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Adjunct Faculty
+91-129-2876325  (09650328080)
banerjeea [at] thsti [dot] res [dot] in
PhD (Science): Jadavpur University, Kolkata, India
M.Sc (Biochemistry): University of Calcutta, India
B.Sc (Chemistry): University of Calcutta, India

Present Research Interest

MicroRNAs (miRNAs) and long non-coding RNAs (lncRNAs) are the non-coding regulatory RNAs that have the capacity to regulate gene expression programs. Their differential expression within immune cells highlights their potential in defining immune cell function. Several viruses modulate host non-coding RNAs to create a favorable environment for their propagation.  My laboratory focuses on understanding the role of non-coding RNA in developing disease progression. Our lab investigates the human immune responses to several infectious diseases, particularly dengue and Japanese Encephalitis virus infections in vitro and clinical setting; trying to understand the function of dysregulated non-coding RNAs in inflammation, the transcription, and regulation of immune response genes. Our long-term goal is not only to understand the fundamental mechanisms of non-coding RNA function related to diseases but also to explore therapeutic aspects of targeting RNAs to control the mortality caused due to the infections.

Another area we have recently started to explore is studying the role of extracellular Nano-vesicles, also called exosomes, during the infection. The exosome can be isolated from many biological fluids including blood, urine, and saliva. These exosomes contain molecular information about their cells of origin and play important roles in intercellular communication by acting as a carrier to deliver essential cell-specific information to target cells. Exosomes released from the infected cells contains several biologically active molecules (DNA, miRNA, LncRNAs, host and viral proteins, viral RNA) and deliver the content to the distant cells. Several viruses utilize this machinery to evade immune response and subsequently help to spread the infection.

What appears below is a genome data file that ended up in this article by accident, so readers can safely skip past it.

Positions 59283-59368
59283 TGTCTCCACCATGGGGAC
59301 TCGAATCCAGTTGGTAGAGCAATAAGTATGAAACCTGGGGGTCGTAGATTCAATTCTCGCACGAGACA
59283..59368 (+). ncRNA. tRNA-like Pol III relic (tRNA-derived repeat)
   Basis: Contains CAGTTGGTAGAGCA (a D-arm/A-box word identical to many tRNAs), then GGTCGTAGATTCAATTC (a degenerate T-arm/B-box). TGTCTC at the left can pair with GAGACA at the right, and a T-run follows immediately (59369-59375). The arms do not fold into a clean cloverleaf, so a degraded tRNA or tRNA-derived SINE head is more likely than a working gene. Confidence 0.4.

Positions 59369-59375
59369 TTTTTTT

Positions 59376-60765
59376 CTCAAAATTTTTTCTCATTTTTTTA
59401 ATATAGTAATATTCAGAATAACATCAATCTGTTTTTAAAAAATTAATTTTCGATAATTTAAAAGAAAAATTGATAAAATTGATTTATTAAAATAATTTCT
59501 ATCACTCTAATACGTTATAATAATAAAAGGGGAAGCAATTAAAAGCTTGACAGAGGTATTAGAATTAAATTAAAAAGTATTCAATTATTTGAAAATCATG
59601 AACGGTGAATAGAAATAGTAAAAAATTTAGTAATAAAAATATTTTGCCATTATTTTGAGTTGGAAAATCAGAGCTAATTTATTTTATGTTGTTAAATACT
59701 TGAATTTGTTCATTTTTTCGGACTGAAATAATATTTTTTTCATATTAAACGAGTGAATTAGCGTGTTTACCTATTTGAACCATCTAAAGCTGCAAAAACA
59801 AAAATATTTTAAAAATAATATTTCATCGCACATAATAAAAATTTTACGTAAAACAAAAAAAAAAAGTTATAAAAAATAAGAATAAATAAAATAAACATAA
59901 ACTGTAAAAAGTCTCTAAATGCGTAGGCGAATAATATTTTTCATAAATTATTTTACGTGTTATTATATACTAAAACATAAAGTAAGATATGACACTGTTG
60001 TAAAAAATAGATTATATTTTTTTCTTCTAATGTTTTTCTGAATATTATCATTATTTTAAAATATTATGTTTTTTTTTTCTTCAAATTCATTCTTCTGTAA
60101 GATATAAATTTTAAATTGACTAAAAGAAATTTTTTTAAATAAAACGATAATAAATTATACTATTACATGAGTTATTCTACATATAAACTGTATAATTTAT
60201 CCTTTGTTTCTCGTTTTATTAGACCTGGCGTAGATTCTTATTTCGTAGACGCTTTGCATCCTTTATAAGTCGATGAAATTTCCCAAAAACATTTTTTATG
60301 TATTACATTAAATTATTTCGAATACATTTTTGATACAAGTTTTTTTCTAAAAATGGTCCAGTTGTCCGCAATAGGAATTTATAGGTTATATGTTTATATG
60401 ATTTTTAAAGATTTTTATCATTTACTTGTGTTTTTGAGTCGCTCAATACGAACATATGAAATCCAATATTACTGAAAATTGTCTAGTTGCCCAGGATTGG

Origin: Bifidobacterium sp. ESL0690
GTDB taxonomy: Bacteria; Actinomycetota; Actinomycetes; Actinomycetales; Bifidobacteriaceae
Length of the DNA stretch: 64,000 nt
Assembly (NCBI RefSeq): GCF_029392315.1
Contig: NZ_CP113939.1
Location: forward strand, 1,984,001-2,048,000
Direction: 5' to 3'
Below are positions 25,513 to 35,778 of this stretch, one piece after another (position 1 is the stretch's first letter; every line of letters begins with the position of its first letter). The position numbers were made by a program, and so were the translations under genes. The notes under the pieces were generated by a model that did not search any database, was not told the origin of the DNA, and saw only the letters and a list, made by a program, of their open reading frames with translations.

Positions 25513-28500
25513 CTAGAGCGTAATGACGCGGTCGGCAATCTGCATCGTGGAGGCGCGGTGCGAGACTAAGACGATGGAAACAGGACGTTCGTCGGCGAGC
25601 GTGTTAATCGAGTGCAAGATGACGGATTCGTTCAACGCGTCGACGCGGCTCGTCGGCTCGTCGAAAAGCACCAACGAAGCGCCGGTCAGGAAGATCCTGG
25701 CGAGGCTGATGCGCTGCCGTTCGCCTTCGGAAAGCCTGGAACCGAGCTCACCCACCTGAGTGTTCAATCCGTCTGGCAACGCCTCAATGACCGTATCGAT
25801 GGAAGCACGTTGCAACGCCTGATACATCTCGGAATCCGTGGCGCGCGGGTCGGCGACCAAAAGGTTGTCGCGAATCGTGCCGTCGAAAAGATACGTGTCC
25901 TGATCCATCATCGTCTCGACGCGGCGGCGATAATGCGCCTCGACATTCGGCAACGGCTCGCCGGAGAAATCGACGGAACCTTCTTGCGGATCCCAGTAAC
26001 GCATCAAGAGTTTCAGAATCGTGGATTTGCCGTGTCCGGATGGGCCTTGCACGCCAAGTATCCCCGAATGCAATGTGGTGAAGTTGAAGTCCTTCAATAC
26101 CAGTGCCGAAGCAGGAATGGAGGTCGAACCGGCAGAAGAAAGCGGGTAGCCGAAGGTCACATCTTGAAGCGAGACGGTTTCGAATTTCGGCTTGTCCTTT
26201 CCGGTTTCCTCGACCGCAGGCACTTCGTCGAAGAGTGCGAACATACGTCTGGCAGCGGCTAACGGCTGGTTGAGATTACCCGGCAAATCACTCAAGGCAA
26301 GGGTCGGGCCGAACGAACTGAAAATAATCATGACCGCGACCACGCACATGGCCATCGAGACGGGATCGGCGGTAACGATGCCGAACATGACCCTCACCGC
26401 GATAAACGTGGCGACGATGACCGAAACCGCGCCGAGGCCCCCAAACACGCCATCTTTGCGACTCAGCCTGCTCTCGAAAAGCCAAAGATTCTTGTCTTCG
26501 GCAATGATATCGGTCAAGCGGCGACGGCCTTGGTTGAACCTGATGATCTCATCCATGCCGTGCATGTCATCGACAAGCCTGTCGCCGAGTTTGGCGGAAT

Our objectives for the study are many folds; 1) to develop a protocol for identifying tissue origins of circulating exosomes and (2) the to compare and characterize exosomes content isolated from human blood, CSF samples of healthy, mild, and severe patients. We will apply information gained from these studies to develop carrier vesicles to deliver drugs to the specific tissues or organ like the brain to treat brain inflammation caused by the infection and will help us to develop disease-specific prognostic markers. (3) We will also explore to understand the biological significance of exosomes released during infection and their impact on immune modulation and pathogenesis.


Research Area 1; Role of microRNAs in innate immune response and pathogenesis during Japanese Encephalitis virus (JEV) infection 

Japanese encephalitis virus (JEV) is responsible for; 50,000 cases of encephalitis worldwide annually with 30% mortality and permanent neurological disabilities in 50% of survivors. With several billion people at risk in India, China, and southeastern Asian region, JE represents an emerging global disease of significant concern. An important thing in JEV infection is; once the virus invades the central nervous system, the course of the disease is very rapid, suggesting that success in developing antiviral treatment modalities hinges on the ability to reduce the viral load early in the infection. This strongly indicates that JEV develops a strategy to overcome the initial innate immune barrier. Therefore, it will be important to study the mechanism of innate immune evasion by JEV. Considering that cellular miRNAs play important roles in many mammalian viral life cycles, it presumes that they may also participate in the molecular pathogenesis of viral infection. MicroRNAs (miRNAs) are endogenously expressed small non-coding RNAs, which are evolutionarily conserved and function as regulators of gene expression. Exosome-containing miRNAs play a significant role in cell to cell communication and acts as mediators of Neuroinflammation. In my lab, we are focusing on understanding (1) How JEV infection modulates microRNA expression in infected microglia to control innate immune response; (2) Identification of host microRNAs that potentially target JEV genome and inhibit JEV replication; (3) Biological significance of JEV induced extracellular microRNAs and their impact on immune modulation